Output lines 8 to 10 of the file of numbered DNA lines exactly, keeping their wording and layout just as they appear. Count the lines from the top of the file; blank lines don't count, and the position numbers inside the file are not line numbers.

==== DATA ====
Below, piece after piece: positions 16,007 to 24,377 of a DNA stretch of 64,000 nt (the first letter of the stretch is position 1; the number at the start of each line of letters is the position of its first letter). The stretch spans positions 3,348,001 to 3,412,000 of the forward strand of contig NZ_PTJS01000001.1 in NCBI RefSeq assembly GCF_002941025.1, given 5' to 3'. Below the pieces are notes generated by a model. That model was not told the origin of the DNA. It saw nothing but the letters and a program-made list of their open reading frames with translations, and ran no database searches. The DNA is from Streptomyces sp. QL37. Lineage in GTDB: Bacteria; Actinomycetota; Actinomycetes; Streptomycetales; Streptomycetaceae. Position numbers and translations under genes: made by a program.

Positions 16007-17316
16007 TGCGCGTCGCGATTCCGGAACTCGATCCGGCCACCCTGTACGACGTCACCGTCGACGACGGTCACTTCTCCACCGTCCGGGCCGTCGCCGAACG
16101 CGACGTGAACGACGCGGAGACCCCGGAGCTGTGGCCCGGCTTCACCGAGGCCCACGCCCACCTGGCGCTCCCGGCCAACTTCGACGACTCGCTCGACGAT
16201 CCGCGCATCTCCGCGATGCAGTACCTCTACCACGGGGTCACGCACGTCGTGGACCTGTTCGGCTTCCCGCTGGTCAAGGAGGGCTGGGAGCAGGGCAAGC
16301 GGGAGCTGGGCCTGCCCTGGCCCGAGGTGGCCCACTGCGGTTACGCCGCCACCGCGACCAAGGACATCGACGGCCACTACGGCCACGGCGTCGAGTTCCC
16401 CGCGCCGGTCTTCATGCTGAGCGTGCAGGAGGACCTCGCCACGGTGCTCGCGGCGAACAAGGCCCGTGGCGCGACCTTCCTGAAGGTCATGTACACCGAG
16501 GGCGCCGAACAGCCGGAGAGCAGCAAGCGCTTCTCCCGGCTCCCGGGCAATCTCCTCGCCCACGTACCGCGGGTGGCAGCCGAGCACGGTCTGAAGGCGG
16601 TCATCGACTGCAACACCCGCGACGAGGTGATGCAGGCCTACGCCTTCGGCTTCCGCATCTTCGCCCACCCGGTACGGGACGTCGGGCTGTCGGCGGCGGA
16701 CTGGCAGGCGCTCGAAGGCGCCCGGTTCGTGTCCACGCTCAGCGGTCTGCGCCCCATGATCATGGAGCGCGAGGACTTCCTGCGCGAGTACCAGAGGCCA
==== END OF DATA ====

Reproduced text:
16501 GGCGCCGAACAGCCGGAGAGCAGCAAGCGCTTCTCCCGGCTCCCGGGCAATCTCCTCGCCCACGTACCGCGGGTGGCAGCCGAGCACGGTCTGAAGGCGG
16601 TCATCGACTGCAACACCCGCGACGAGGTGATGCAGGCCTACGCCTTCGGCTTCCGCATCTTCGCCCACCCGGTACGGGACGTCGGGCTGTCGGCGGCGGA
16701 CTGGCAGGCGCTCGAAGGCGCCCGGTTCGTGTCCACGCTCAGCGGTCTGCGCCCCATGATCATGGAGCGCGAGGACTTCCTGCGCGAGTACCAGAGGCCA